`vignettes/articles/extrapolation.Rmd`

`extrapolation.Rmd`

Estimation of diversity in *entropart* relies on classical
assumptions that are recalled here. The observed data is a sample of a
community (or several communities if data is a meta-community). All
“reduced-bias estimator” are asymptotic estimators of the community
diversity: if the sample size could be extended infinitely, diversity
would tend to the diversity of the whole (asymptotic) community. In
hyperdiverse ecosystems such as evergreen forests, the asymptotic
community generally does not exist in the field because of environmental
variations: increasing the size of the sample results in sampling in
different communities. Thus, the asymptotic estimators of diversity
correspond to theoretical asymptotic communities that do not necessarily
exist. In other words, the asymptotic diversity is that of a community
that would provide the observed sample.

Diversity is accumulated as a function of sample size. HCDT entropy (thus Hill numbers and phylodiversity) can be estimated at any sample size (Chao et al. 2014), by interpolation down from the actual sample size and by extrapolation up to infinite sample size, i.e. the asymptotic estimator. Alternatively, sample size may be replaced by sample coverage, by interpolation from arbitrary small sample coverages to that of the actual sample, and by extrapolation up to the asymptotic estimator whose sample coverage is 1.

If community data is a vector of probabilities, sample size is unknown so the only available estimation is that of the actual sample.

```
library("entropart")
data("Paracou618")
# 2 ha of tropical forest, distribution of probabilities
ParacouP <- Paracou618.MC$Ps
# Diversity of order 1, no reduced-bias estimator available
Diversity(ParacouP, q=1)
```

```
## None
## 113.98
```

Further estimation requires abundance vectors, i.e. the number of individuals per species. Then, the default estimator is the asymptotic one.

```
# 2 ha of tropical forest, distribution of abundances
ParacouN <- Paracou618.MC$Ns
# Diversity of order 1, best asymptotic estimator used.
Diversity(ParacouN, q=1)
```

```
## UnveilJ
## 138.1078
```

Several asymptotic estimators are available in the literature and
implemented in *entropart*. For consistency, *entropart*
uses the jackknife estimator of richness and the unveiled jackknife
estimator for entropy. The advantage of these estimators is that they
provide reliable estimations even though the sampling effort is low:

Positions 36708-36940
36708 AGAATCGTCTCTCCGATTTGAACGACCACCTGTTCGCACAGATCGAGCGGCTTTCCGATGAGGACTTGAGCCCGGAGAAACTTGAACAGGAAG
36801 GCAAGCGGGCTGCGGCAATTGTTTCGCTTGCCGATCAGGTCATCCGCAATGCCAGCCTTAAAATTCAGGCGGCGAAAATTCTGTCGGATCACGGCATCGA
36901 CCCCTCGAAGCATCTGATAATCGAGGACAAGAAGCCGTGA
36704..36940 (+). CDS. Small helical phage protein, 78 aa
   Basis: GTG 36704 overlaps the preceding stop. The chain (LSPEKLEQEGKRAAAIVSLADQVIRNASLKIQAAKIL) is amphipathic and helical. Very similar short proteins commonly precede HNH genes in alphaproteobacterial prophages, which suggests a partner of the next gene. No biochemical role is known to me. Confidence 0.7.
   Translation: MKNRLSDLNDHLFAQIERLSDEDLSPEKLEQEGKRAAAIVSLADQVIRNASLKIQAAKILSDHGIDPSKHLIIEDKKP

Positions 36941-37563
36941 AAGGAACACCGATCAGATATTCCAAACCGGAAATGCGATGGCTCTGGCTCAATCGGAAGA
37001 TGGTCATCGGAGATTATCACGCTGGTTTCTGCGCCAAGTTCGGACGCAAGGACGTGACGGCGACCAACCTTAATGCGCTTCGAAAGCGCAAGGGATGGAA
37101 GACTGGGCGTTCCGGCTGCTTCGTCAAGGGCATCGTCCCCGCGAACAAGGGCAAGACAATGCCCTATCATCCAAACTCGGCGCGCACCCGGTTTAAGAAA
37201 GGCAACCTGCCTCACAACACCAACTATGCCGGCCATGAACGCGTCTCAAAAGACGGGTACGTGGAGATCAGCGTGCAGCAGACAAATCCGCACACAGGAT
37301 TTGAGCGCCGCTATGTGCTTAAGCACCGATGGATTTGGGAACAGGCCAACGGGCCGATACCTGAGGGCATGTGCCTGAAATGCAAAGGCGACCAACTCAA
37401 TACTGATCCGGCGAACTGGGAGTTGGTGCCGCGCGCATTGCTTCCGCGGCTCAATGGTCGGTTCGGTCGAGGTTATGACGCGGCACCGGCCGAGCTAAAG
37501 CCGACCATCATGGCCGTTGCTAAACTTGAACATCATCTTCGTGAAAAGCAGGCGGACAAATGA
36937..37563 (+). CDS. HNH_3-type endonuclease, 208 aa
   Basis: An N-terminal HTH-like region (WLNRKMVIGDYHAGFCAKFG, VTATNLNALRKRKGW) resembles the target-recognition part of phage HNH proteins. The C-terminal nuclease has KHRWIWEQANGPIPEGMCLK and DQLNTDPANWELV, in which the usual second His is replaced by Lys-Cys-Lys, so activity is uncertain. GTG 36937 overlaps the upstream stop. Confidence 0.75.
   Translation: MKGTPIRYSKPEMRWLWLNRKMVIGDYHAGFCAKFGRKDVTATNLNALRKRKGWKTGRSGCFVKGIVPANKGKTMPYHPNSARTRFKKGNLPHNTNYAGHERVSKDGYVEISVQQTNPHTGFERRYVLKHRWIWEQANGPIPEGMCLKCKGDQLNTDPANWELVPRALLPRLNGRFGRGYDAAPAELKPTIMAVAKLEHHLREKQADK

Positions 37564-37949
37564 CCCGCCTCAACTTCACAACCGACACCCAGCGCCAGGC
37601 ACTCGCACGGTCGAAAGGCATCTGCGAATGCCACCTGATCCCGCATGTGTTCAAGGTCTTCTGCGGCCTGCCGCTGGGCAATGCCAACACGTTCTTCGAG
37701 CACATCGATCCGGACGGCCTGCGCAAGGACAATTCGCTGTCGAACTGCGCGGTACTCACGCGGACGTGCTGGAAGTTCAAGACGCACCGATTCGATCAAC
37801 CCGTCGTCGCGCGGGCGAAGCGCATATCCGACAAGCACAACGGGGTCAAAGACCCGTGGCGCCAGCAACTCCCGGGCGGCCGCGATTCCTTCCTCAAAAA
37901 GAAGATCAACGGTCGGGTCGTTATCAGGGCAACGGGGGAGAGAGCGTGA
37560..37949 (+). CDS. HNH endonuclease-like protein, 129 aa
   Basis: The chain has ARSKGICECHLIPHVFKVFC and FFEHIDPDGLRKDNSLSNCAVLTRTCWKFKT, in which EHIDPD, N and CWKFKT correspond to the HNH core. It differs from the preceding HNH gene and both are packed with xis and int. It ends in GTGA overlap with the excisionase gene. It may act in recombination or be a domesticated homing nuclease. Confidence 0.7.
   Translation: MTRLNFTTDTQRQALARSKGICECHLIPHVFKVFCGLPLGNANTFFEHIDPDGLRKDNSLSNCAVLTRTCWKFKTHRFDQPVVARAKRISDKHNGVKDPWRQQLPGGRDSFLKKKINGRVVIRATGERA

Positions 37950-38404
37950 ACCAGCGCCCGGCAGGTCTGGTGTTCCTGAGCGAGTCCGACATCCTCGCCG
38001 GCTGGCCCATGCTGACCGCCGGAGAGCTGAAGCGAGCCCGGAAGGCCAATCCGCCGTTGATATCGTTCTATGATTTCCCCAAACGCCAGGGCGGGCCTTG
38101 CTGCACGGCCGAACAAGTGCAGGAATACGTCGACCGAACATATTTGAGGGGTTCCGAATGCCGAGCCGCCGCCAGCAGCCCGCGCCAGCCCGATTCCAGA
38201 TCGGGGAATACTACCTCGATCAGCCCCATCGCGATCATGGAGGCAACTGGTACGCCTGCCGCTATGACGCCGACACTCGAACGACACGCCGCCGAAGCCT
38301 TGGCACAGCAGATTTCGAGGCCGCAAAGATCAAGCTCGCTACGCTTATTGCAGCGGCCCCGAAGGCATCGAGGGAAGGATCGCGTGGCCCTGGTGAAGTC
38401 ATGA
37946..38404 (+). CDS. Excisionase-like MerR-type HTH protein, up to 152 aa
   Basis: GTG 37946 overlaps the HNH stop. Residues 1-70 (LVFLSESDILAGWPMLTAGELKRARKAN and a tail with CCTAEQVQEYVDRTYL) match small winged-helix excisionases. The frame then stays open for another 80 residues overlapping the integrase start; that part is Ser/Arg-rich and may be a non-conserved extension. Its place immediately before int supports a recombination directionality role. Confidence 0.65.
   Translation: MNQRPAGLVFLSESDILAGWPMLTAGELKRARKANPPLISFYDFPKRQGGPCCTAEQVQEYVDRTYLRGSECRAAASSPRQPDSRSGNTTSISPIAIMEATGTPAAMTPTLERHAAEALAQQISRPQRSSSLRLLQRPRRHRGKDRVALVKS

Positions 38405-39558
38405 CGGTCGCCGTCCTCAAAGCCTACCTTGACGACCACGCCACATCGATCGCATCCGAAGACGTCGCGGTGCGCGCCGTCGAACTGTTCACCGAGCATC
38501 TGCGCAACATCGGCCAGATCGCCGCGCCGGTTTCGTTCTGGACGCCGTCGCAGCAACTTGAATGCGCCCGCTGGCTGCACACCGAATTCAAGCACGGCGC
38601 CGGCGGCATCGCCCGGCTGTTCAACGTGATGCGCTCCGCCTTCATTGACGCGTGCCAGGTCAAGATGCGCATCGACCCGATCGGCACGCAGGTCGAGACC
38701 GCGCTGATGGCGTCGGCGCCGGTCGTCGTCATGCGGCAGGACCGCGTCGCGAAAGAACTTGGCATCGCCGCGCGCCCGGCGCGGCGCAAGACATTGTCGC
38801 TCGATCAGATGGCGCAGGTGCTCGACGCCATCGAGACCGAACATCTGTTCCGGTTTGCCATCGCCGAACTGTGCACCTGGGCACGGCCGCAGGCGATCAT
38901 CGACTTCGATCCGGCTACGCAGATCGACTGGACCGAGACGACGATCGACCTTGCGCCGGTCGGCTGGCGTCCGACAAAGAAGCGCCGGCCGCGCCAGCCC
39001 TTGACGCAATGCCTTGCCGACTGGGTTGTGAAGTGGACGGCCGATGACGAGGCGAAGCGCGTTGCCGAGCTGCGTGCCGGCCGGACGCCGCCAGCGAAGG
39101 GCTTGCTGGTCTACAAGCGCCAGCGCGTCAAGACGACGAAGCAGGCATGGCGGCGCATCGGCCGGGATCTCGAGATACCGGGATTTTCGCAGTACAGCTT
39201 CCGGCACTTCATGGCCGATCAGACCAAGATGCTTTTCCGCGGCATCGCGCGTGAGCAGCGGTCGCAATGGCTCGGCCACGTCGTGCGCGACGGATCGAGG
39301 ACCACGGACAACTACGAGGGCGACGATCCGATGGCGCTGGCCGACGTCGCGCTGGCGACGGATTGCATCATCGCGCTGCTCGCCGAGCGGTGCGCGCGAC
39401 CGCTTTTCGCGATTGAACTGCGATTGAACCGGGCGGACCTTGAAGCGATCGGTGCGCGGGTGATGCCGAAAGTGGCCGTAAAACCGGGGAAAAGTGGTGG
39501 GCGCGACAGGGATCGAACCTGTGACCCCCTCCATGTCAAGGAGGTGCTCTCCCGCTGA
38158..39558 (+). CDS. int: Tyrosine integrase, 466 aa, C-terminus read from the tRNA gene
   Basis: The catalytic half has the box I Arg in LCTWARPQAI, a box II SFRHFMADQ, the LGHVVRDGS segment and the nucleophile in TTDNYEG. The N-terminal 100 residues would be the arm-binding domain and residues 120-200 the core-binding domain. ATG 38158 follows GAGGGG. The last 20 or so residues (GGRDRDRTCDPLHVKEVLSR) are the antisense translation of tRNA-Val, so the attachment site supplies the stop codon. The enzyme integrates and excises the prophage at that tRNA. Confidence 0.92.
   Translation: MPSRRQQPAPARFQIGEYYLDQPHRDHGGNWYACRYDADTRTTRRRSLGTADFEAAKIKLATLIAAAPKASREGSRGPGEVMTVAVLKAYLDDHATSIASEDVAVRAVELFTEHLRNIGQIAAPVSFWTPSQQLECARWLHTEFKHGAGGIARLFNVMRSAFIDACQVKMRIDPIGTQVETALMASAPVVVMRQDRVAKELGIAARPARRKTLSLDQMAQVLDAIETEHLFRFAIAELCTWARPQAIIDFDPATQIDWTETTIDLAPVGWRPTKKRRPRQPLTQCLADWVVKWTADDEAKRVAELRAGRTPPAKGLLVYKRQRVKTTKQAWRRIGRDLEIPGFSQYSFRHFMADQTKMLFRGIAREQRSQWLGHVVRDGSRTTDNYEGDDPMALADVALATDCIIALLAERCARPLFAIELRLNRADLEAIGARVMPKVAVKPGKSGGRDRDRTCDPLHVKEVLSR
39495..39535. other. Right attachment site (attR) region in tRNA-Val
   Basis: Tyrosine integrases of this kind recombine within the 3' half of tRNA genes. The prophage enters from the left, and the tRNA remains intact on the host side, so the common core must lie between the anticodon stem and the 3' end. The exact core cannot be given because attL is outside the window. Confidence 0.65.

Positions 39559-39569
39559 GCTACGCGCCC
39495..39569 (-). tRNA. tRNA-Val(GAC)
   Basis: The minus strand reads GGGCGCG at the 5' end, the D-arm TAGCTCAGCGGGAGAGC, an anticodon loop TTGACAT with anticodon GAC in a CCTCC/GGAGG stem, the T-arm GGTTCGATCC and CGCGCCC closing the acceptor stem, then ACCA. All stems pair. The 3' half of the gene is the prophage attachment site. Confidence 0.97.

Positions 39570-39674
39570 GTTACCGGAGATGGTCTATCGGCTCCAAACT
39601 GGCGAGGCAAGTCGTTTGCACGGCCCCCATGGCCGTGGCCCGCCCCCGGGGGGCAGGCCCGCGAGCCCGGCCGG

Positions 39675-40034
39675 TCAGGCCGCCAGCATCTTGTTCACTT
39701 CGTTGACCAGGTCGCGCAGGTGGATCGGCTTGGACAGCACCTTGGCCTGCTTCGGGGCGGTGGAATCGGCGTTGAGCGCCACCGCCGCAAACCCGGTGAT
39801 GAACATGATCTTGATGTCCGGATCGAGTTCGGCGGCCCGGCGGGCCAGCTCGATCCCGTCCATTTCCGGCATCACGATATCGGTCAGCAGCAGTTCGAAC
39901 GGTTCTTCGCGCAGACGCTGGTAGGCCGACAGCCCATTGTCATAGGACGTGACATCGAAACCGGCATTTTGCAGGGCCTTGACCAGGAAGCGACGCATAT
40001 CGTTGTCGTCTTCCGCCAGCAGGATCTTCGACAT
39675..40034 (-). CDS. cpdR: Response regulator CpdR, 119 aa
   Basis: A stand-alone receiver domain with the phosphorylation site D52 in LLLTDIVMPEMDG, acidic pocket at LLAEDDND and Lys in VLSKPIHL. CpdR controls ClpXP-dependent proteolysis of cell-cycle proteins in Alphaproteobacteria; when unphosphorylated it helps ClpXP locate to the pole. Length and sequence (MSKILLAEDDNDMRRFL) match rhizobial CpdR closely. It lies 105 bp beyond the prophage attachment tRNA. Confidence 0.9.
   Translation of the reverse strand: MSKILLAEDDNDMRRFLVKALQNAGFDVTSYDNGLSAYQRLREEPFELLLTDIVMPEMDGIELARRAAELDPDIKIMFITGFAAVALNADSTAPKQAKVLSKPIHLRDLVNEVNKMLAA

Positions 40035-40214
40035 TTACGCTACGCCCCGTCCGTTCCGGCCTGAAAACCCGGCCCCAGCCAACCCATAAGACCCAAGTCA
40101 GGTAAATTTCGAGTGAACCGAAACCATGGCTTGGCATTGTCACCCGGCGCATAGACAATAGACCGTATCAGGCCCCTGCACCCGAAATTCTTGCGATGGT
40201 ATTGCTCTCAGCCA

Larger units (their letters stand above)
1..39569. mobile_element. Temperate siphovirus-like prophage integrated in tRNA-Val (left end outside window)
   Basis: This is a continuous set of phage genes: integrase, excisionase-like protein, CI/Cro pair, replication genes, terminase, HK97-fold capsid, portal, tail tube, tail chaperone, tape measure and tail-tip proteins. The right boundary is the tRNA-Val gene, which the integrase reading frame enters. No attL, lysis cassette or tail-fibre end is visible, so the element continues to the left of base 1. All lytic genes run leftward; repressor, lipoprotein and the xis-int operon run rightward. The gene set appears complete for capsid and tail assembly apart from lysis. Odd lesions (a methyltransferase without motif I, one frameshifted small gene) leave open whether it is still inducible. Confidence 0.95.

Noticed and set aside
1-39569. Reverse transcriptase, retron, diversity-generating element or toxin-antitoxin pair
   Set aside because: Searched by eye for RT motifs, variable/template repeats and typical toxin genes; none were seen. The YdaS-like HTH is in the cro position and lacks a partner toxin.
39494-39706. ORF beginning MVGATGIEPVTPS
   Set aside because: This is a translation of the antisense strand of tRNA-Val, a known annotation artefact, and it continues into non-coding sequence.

then, the estimation variance increases but its bias remains acceptable
because the order of the jackknife estimator is chosen according to the
data. Poorly-sampled communities are estimated by a higher-order
jackknife, resulting in higher estimation variance.

For well-sampled communities, i.e. in the domain of validity of the jacknife of order 1, the Chao1 estimator of richness and the Chao-Jost estimator of entropy are the best choices because they have the best mathematical support, but they will severely underestimate the diversity of poorly-sampled communities. They also are more computer-intensive.

```
# Estimation of richness relies on jackknife 2 (poor sampling)
Richness(ParacouN)
```

```
## Jackknife 2
## 359
```

```
# Richness is underestimated by the Chao1 estimator
Richness(ParacouN, Correction="Chao1")
```

```
## Chao1
## 314.9348
```

```
# Diversity of order 1 underestimated by the Chao-Jost estimator
Diversity(ParacouN, q=1, Correction="ChaoJost")
```

```
## ChaoJost
## 133.2409
```

Asymptotic estimation is not always the best choice, for example when comparing the diversity of poorly-sampled communities: a lower sample coverage can be chosen to limit the uncertainty of estimation.

```
# Actual sample coverage
Coverage(ParacouN)
```

```
## ZhangHuang
## 0.9226675
```

The estimation level may be a sample size or a sample coverage that is converted internally into a sample size.

```
# Diversity at half the sample size (interpolated)
Diversity(ParacouN, q=1, Level=round(sum(ParacouN)/2))
```

```
## Interp
## 100.016
```

```
# Sample size corresponding to 90% coverage
Coverage2Size(ParacouN, SampleCoverage=0.9)
```

`## [1] 861`

```
# Diversity at 90% sample coverage
Diversity(ParacouN, q=1, Level=0.9)
```

```
## Interp
## 109.1493
```

```
# Equal to
Diversity(ParacouN, q=1, Level=Coverage2Size(ParacouN, SampleCoverage=0.9))
```

```
## Interp
## 109.1493
```

If the sample size is smaller than the actual sample, entropy is interpolated.

If it is higher, entropy must be extrapolated. For diversity orders equal to 0 (richness), 1 (Shannon) or 2 (Simpson), explicit, almost unbiased estimators are used. Continuity of the estimation of diversity around the actual sample size is guaranteed.

```
# Simpson diversity at levels from 0.9 to 1.1 times the sample size
Accumulation2 <- DivAC(ParacouN, q=2, n.seq=round(0.9*sum(ParacouN)):round(1.1*sum(ParacouN)))
```

`autoplot(Accumulation2)`

For non-integer orders, things get more complicated. In
*entropart*, asymptotic entropy is estimated by the unveiled